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Update: MH17 shot down by BUK missile from war-torn Ukraine

Air crash investigators concluded Tuesday that Malaysia Airlines flight MH17 was shot down by a Russian-made BUK missile fired from war-torn eastern Ukraine last year killing all 298 people on board.

[GILZE-RIJEN, Netherlands] Air crash investigators concluded Tuesday that Malaysia Airlines flight MH17 was shot down by a Russian-made BUK missile fired from war-torn eastern Ukraine last year killing all 298 people on board.

Even though the Dutch-led inquiry did not say who pulled the trigger, Russian officials were already disputing the findings set to further degrade strained ties between Moscow and the West.

"Flight MH17 crashed as a result of the detonation of a warhead outside the airplane against the left-hand side of the cockpit," the chairman of the Dutch Safety Board, Tjibbe Joustra, told a press conference.

"This warhead fits the kind of missile that is installed in the BUK surface-to-air missile system." The much-anticipated report also said it was possible that some on board the Boeing 777 en route from Amsterdam to Kuala Lumpur may have been conscious during the 90 seconds it took to crash on July 17 last year.

Malaysia vowed it would seek the prosecution of the "trigger happy criminals" who downed the flight, the second aviation tragedy for the country after the mysterious disappearance of flight MH370 in March 2014.

"The wreckage was spread over several sites" near the villages of Grabove, Rozsypne and Ptropavlivka, most of which were in rebel territory, the Dutch report said.

The inquiry has marked out a 320 square kilometre (120 square mile) area in eastern Ukraine from which the missile must have been fired to cause the amount of damage.

But it did not specify whether it came from an area under the control of pro-Russian separatists battling Ukrainian forces.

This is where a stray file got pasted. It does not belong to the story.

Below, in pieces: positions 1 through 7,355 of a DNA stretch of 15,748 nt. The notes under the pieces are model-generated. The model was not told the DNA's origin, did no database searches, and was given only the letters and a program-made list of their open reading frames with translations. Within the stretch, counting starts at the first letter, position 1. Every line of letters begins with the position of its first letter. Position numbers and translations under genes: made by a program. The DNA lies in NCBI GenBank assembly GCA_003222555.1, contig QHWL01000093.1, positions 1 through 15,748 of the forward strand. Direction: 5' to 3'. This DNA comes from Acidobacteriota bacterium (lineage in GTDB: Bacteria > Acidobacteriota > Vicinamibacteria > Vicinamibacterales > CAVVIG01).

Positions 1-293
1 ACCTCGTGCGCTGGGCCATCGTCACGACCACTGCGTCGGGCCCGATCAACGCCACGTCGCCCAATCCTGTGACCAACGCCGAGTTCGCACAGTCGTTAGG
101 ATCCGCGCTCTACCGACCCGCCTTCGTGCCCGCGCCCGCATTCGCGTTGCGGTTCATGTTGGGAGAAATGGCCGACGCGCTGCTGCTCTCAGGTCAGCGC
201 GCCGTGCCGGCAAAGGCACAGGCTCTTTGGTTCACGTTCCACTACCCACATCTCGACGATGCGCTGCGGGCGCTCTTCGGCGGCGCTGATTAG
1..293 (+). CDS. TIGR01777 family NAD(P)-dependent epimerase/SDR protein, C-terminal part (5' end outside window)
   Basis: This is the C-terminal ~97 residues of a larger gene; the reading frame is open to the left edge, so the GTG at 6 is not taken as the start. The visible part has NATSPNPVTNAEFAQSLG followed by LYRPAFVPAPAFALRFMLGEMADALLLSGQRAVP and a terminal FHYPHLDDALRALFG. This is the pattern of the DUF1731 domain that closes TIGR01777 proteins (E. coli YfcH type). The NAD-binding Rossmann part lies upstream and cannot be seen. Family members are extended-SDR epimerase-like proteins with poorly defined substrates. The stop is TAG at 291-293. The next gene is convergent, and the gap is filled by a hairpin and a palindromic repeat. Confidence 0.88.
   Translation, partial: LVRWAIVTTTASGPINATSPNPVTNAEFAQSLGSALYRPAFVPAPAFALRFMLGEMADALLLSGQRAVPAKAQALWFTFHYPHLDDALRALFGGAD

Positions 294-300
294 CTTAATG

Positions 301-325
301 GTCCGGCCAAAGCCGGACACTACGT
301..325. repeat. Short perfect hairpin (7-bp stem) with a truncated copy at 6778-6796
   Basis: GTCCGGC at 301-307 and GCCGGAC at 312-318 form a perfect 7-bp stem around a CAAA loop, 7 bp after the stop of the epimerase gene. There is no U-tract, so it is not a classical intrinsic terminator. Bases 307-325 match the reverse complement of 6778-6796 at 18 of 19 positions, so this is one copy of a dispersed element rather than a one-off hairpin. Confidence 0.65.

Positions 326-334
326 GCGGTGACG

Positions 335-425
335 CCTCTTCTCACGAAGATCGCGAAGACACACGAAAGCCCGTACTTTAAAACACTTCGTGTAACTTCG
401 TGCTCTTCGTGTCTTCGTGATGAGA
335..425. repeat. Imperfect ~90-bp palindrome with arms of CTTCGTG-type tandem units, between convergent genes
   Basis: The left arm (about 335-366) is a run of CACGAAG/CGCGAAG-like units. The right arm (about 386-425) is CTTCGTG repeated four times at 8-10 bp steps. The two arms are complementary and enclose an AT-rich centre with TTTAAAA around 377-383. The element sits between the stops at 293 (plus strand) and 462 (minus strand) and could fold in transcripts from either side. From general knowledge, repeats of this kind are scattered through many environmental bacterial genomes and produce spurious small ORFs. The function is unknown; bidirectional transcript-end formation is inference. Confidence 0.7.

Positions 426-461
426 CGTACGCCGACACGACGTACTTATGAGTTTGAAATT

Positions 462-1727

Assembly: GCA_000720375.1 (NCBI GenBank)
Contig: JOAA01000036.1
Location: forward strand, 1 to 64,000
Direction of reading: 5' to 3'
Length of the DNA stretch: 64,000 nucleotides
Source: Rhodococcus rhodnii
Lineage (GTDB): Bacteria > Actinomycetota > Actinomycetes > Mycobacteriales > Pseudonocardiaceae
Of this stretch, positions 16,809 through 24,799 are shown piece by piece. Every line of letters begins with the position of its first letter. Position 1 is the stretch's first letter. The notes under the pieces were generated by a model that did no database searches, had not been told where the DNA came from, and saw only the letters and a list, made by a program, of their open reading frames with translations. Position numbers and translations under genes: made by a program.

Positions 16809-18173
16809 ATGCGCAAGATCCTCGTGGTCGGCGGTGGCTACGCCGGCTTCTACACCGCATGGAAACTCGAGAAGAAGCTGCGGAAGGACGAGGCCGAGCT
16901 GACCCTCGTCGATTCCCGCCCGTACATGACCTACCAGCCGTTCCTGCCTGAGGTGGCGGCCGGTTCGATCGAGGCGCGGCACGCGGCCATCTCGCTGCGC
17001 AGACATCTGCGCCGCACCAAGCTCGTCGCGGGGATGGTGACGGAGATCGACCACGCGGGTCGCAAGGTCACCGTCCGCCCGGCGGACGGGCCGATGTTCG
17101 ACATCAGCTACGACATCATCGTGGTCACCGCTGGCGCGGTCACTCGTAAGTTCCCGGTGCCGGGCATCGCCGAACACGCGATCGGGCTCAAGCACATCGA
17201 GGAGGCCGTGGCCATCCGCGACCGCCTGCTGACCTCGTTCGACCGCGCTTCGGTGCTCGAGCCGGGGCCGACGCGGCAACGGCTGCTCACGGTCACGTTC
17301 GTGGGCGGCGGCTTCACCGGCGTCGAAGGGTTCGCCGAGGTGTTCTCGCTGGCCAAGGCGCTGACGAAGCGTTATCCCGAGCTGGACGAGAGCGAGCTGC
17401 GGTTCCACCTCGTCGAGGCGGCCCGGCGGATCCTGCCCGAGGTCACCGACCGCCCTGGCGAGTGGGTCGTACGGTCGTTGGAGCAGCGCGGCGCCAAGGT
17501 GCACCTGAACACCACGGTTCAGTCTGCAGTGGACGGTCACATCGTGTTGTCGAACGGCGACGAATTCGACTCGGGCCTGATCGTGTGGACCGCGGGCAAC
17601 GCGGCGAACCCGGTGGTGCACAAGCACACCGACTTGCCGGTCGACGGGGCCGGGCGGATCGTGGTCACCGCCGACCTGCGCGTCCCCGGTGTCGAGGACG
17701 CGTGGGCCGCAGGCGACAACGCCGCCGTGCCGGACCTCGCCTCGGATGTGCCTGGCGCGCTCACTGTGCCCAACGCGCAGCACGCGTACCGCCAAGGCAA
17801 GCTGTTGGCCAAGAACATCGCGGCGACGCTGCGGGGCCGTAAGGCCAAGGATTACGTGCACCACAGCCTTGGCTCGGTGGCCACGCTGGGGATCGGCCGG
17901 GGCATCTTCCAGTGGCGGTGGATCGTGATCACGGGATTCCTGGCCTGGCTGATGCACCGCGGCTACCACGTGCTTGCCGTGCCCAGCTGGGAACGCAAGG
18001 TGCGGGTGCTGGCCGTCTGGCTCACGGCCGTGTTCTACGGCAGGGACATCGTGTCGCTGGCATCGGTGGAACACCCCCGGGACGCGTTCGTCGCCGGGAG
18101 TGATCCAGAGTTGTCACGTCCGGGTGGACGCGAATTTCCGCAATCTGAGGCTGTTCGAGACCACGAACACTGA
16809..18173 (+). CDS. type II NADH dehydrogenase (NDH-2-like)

Standing in front of an eerie reconstruction of the plane's cockpit made from the wreckage, Joustra said the inquiry had not pinned down the exact location of the missile launch site, saying that would take further investigation.

But earlier the respected Volkskrant daily said sources close to the investigation had pointed to it being fired by pro-Russian rebels.

"The BUK missile is developed and made in Russia," one source told the daily.

"It can be assumed that the rebels would not be able to operate such a device. I suspect the involvement of former Russian military officials." Joustra also hit out at the Ukrainian authorities for allowing civil aircraft to continue to fly above the eastern part of the country despite the raging conflict between Kiev's forces and pro-Russian separatist insurgents.

On the day that MH17 was blown out of the skies, some 160 commercial flights overflew the area, the inquiry said.

"There was sufficient reason for the Ukrainian authorities to close the air space above the eastern part of their country," Joustra said.

Relatives earlier emerged visibly shaken after being privately briefed by Joustra in an conference centre. One of them, Robby Oehlers said a wave of sadness had swept through the room.

"They showed us the fragments that were inside the plane," Oehlers said, adding in the room "it was so quiet, you could have heard a pin drop." The downing of MH17 threw the global spotlight back on the uprising in eastern Ukraine and was followed by a toughening of Western sanctions against Russia.

Tuesday's findings were swiftly dismissed by the missile maker Almaz-Antey, after a test which "disputes the version of the Dutch," adding the damage to the MH17 pointed to the use of an older type of missile.

"The results of the experiment completely dispute the conclusions of the Dutch commission about the type of the rocket and the launch site," said Yan Novikov, director of Almaz-Antey.

Ukrainian Prime Minister Arseniy Yatsenyuk meanwhile blamed Russia's security service.

"I personally have no doubt that this was a planned operation of the Russian special services aimed at downing a civilian aircraft," Yatsenyuk told a cabinet meeting.

The Dutch report makes 11 recommendations, aiming to improve safety for civilian aircraft.

They include that countries involved in a conflict should close their air space in a timely manner, and that stricter rules should be applied by international aviation bodies.

But it has stressed its mandate was not to determine who pulled the trigger, amid a separate criminal probe by Dutch prosecutors.

Dutch Prime Minister Mark Rutte called on Russia to cooperate in the criminal investigation, adding "the priority now is to find and pursue those who are responsible." Oehlers said relatives had been told "there was a zero percent chance that the people inside felt anything or had any notion of what was happening." But the report states "it cannot be ruled out that some occupants remained conscious for some time during the one to one-and-a-half minutes for which the crash lasted."